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Publication #FOR324

Challenges in Communicating Climate Change to Extension Audiences1

Martha C. Monroe, Claire Layman Bode, and Mark A. Megalos2

This fact sheet, the first in a series on climate change, outlines four areas of communication challenges. The second in this series, “Strategies for Communicating Climate Change to Extension Audiences,” provides useful strategies for beginning climate conversations with audiences and clients. The third, “Audience Risk Perception and Needs: The Key to Climate Adaption Programming” provides suggestions for making your message relevant to various Extension audiences.

Unusual weather, high fuel prices, coastal erosion, and severe wildfires have one thing in common: they generate headlines that suggest climate change is upon us. Media reports often spawn editorials that present alternate interpretations of the evidence, point to uncertainty in the climate models, and rebuke the implications. Anyone can be easily confused by the plethora of information. Extension agents are trusted sources of information and can play a valuable role providing educational programs to clients seeking to understand climate changes and appropriate adaptation strategies (Franz, Piercy, Donaldson, Westbrook, and Richard 2010). This fact sheet explains four key challenges of climate change communication to help Extension agents successfully provide science-based perspectives and avoid ideological conflicts and problems.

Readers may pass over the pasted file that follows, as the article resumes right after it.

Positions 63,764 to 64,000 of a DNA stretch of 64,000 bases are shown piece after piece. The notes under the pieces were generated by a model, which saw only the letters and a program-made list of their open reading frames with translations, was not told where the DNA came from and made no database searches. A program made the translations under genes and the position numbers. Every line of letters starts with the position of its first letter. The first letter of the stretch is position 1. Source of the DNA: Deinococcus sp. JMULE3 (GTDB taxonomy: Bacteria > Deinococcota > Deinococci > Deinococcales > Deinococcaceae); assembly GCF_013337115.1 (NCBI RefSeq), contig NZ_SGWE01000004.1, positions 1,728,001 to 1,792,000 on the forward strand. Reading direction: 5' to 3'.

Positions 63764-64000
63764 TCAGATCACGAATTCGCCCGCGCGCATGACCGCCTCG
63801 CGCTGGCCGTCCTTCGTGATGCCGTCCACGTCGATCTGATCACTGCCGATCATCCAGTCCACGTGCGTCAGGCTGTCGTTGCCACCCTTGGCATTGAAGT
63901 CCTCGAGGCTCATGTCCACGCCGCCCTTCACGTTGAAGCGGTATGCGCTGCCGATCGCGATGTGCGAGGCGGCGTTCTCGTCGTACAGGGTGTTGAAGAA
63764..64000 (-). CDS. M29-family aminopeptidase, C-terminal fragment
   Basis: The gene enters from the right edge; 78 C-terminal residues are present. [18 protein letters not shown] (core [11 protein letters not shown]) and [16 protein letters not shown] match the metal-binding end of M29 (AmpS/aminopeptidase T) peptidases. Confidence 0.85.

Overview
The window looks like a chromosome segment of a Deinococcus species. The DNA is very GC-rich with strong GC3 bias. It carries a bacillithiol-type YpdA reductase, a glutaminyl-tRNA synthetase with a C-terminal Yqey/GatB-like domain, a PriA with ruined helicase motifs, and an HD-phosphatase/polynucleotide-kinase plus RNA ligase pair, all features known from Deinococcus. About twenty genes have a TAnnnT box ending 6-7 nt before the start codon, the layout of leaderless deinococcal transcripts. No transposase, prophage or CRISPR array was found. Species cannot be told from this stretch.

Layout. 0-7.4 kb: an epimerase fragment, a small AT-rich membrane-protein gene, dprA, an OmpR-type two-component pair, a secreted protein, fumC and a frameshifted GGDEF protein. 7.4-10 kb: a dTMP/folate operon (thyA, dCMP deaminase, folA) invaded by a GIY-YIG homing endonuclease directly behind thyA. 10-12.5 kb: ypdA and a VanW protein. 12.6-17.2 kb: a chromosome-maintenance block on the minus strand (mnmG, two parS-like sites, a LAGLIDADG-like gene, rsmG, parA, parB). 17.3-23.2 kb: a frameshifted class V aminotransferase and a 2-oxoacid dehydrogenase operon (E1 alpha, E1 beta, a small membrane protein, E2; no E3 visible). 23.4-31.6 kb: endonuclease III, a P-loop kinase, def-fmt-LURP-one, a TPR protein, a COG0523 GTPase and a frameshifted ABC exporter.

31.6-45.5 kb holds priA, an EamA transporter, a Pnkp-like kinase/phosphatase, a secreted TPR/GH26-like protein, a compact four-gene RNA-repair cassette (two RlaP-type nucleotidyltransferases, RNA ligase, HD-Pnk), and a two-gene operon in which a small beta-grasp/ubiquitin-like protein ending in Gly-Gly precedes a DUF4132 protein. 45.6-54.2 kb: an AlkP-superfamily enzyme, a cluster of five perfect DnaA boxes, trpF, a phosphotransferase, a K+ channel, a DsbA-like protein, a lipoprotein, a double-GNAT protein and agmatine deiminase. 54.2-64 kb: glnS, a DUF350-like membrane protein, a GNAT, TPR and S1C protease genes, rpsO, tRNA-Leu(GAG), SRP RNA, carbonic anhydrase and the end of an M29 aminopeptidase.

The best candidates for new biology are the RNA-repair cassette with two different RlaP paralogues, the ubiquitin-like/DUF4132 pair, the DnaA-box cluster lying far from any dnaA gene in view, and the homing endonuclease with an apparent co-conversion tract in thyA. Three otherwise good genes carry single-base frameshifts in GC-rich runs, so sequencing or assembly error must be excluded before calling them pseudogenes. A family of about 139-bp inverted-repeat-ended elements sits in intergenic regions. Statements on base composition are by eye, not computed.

Challenge #1: Climate Change is Complex, Uncertain, and Variable